Listen, I dig ALEC, the right-leaning American Legislative Exchange Council. I can get behind a group that pushes federalism and conservative public policy solutions. That’s cool.
But what I have a problem with is the way in which ALEC spinelessly distanced itself from the ‘Stand Your Ground’ law it helped to popularize following the shooting death of 17-year-old Trayvon Martin of Sanford, Florida.
No law is perfect. And yes, there are a few tweaks lawmakers can make to SYG laws to ensure that they’re not being abused by feckless defense attorneys, but overall the essence of the law, which allows one to use force, including deadly force, if one reasonably fears for one’s life in any place one has a lawful right to be is perfectly fine.
Self-defense is a natural right. It’s fundamental. SYG laws protect one’s right of self-defense. Consequently, ALEC shouldn’t run from SYG, it should embrace and stand behind it.
But that’s not what its doing.
This past week, Sen. Ted Cruz attended an ALEC policy summit where he basically said that the conservative “bill mill” should not run from its past.
“I first came to ALEC over a decade ago. When I was serving in the Bush administration, I’d been privileged to work with ALEC in the federal government,” Cruz said.
“I’ve been privileged to work with ALEC when I was back in Texas with the Texas Public Policy Foundation, leading the 10th Amendment Center, and I’m proud to stand with ALEC today,” he continued.
After recounting his history with ALEC, Cruz then referenced a senate hearing held by Illinois Sen. Dick Durbin back in October, which examined ALEC’s nationwide sponsorship of SYG laws.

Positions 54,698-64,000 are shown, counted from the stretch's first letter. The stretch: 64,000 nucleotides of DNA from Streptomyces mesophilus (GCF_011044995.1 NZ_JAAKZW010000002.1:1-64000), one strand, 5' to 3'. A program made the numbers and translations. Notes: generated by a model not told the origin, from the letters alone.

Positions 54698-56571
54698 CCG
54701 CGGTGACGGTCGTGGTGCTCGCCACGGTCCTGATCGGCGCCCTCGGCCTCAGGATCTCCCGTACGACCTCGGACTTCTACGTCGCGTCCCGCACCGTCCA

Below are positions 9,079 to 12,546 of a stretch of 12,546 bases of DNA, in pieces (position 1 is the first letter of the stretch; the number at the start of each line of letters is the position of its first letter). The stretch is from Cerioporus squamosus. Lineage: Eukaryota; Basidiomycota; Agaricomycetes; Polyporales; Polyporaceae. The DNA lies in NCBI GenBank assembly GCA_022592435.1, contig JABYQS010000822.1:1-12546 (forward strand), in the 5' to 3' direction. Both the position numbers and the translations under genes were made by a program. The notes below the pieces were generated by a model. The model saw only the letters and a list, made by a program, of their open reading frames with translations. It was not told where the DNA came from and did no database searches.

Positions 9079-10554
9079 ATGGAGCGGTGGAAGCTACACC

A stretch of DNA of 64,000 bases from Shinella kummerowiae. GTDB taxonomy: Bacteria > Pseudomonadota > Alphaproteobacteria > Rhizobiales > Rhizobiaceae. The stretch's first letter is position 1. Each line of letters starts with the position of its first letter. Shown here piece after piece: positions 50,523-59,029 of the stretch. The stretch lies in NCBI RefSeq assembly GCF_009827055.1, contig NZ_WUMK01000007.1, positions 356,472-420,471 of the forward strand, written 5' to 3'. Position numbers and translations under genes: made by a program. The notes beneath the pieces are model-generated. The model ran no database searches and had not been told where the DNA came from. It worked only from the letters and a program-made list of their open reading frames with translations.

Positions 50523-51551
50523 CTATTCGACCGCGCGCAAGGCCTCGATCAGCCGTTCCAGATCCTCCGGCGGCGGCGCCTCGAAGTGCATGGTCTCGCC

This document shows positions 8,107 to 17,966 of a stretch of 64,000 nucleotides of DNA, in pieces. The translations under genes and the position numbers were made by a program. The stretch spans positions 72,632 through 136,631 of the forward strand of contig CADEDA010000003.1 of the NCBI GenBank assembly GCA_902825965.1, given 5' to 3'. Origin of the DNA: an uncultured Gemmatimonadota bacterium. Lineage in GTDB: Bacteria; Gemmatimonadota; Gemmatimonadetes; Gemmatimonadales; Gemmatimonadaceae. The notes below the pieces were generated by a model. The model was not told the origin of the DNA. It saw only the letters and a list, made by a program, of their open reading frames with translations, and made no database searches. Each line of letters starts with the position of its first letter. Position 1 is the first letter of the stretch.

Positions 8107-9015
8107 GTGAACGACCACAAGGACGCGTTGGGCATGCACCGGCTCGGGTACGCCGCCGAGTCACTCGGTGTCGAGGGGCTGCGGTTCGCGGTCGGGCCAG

“I was just at the Capitol and I was asked to pass along an inquiry from Sen. Durbin: ‘Are you now or have you ever been a member of ALEC?'” Cruz said mockingly.
“I’ll tell you this,” he said. “My advice to ALEC is very, very simple: Stand your ground.”
ALEC, though, has not been standing its ground with respect to SYG. And it’s pretty clear why. Some of its major corporate sponsors terminated their affiliation following the Trayvon Martin shooting, including: Amazon, Coca-Cola, General Electric, Kraft, McDonald’s and Wal-Mart.
Additionally, as the Guardian pointed out last Tuesday following an investigation of the group’s internal documents,”the network has lost almost 400 state legislators from its membership over the past two years, as well as more than 60 corporations that form the core of its funding. In the first six months of this year it suffered a hole in its budget of more than a third of its projected income.”
The fact that ALEC is ashamed of SYG was made all the more apparent by BIll Meierlings response to Cruz’s comment.
“I believe that he used that as a rhetorical device because it is a phrase that everyone in this room recognizes because of the challenges of the past two years,” Meierling, who is an ALEC spokesman, told CNN.
“Every single person also knows that we no longer have any model policy on that issue, or any firearms issues for that matter,” he added.
While it would appear that ALEC is in trouble, it should not abandon its principles. If corporate sponsors and legislators want to jump ship because they don’t recognize a citizen’s right to self-defense or common-sense laws that protect that right, then let them. Standing up for what one believes in in the face of adversity and criticism reveals character. And that’s what Cruz’s advice was all about. Though, it’s apparent that ALEC isn’t listening.